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Thursday, September 03, 2015

Cornish Arms IV

August 23, 2015

We're well across the Cornish Arms' fatty vegan pub fare, but their parma specials are news to us. Vegan About Town reveals that these happen for Friday lunches and all day Sunday. Luckily we had just the Sunday lunch booked in to check 'em out.

The parma menu seems to change around (we didn't spot the poutine, pesto or pepperoni that Steph did) but there are guaranteed vegan options, and they're all $14 per plate. We skipped past the traditional version for the sake of research, but weren't feeling so adventurous as to order the satay-slathered Tasty Nuts parma.

Instead, Michael trialled the Cornholio. Unfortunately the veg version lacked any substitute for chilli beef, and was topped with just vegan sour cream and pickled jalapenos... pleasant, but not the saucy spicy extravaganza Michael had anticipated.

Rather, the saucy extravaganza was all mine in the Steamer - I could barely even make out the schnitzel under the streaky mock bacon, single bloated onion ring, and cascade of salty gravy. Deep, abiding gravy-love is a prerequisite for the Steamer, and I had just enough to make it through.

Given that their regular mains hover around the $20 mark, the parma specials are good value. We were also cheered to discover that a late Sunday lunch also coincides with pub trivia, and it's currently being hosted by our long-lost Grumpy Bastard host, Richard MacKenzie. Fun stuff for brains and bellies alike.


You can also read about one, two, three of our previous visits to the Cornish Arms. Since that last post, it's had positive coverage on veganfoodtour, frenchtoastandindiepop and Vegan About Town.

The Cornish Arms
163A Sydney Rd, Brunswick
9380 8383 

Accessibility: There's a ramped entryway and a pretty spacious interior. Lighting is low without being ludicrously dim. We ordered at our table and paid at a high bar. The toilets are on the same level and are wheelchair accessible.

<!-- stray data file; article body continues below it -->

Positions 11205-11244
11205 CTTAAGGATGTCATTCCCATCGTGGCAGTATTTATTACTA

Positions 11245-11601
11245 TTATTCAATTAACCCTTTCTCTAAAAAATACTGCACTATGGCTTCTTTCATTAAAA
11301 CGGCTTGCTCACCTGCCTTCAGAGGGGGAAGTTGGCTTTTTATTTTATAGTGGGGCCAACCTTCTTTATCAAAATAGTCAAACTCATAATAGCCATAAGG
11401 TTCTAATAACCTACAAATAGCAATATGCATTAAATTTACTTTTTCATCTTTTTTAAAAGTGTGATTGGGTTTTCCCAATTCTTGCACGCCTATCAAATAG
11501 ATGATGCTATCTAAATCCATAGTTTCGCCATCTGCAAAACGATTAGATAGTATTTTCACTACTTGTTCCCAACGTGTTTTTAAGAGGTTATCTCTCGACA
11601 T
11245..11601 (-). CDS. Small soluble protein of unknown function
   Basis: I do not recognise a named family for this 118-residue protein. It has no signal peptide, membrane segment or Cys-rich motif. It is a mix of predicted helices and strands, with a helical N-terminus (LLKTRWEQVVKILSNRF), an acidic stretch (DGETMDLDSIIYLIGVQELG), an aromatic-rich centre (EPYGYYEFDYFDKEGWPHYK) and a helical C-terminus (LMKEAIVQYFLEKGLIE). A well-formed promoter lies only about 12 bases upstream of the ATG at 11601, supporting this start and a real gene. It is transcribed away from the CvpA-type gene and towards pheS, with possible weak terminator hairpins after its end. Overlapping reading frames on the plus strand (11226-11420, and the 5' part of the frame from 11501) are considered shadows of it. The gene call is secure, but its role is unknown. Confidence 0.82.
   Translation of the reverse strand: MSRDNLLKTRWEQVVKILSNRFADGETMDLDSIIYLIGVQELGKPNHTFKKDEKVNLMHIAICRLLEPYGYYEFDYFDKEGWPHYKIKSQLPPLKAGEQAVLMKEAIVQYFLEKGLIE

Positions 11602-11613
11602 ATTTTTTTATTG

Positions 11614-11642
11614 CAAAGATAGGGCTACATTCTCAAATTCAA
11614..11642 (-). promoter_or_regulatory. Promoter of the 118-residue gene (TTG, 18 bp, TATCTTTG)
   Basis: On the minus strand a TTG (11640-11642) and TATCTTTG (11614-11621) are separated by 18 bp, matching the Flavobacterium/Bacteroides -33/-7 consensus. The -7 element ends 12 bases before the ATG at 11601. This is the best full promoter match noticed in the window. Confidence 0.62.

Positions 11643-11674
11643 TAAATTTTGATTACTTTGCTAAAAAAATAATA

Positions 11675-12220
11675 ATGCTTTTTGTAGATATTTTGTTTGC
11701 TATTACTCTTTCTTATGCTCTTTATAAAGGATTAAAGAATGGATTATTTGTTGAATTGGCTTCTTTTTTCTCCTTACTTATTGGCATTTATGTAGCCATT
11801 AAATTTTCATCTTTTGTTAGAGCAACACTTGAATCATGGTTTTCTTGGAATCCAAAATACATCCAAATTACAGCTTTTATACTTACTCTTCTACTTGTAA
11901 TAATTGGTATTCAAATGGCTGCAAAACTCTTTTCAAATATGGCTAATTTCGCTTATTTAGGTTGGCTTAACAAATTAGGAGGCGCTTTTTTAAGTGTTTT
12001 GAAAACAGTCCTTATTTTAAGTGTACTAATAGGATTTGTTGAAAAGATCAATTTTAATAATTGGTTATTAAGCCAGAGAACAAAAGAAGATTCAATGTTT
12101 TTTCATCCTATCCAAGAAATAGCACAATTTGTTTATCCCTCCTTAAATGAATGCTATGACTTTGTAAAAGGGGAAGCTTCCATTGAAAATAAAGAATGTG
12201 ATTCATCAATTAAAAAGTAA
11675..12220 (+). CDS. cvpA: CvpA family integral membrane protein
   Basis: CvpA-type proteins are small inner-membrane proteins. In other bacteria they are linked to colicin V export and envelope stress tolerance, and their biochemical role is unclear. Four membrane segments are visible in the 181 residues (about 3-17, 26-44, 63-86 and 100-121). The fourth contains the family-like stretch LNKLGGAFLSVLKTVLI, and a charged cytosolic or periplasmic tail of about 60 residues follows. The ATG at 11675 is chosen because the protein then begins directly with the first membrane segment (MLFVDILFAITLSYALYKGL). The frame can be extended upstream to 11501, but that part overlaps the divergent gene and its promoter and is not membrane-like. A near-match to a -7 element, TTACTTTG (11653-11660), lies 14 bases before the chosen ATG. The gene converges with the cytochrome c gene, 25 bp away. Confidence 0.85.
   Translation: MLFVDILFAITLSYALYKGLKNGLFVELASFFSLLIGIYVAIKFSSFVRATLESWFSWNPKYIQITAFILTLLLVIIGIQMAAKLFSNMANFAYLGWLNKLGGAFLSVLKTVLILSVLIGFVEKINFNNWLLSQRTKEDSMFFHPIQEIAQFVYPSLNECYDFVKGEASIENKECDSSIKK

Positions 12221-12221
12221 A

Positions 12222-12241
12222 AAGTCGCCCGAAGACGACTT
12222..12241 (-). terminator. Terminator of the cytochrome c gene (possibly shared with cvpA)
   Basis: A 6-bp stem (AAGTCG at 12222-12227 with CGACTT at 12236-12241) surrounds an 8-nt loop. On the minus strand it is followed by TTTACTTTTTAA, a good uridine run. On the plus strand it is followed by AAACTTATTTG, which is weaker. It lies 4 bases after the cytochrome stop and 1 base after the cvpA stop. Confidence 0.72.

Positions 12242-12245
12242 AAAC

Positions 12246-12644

Tuesday, September 01, 2015

Nutty crumbed cauliflower

August 22, 2015

Our vege deliveries have continued to send enormous cauliflower heads our way. We're not sick of them yet, calling on old recipes and trialling new ones with equal success. This is another new one, found on Vegan Richa. Richa coats flat fans of cauliflower in a besan batter, rolls them in a spiced almond meal crust and then bakes them until they're golden brown. Set against black plates with a sash of vegan cheese sauce, they look very fancy.

My rendition above is a little less elegant, but a firm success. The besan batter was smooth and easy to work with. I rapidly ran out of crumbing and made a second batch using roasted hazelnuts instead of almonds - they were a shade darker and deeper in flavour, and I've adjusted the quantities below to fit. If you're not fussy about presentation, there proved an even easier way to prepare these - I dropped the last cup of cauliflower florets into a baking dish, drizzled the remaining batter over and scattered them with crumbs, giving the florets a quick toss half-way through baking. They were just as tender and tasty and almost as crisp; we ended up eating them on sandwiches with mustard.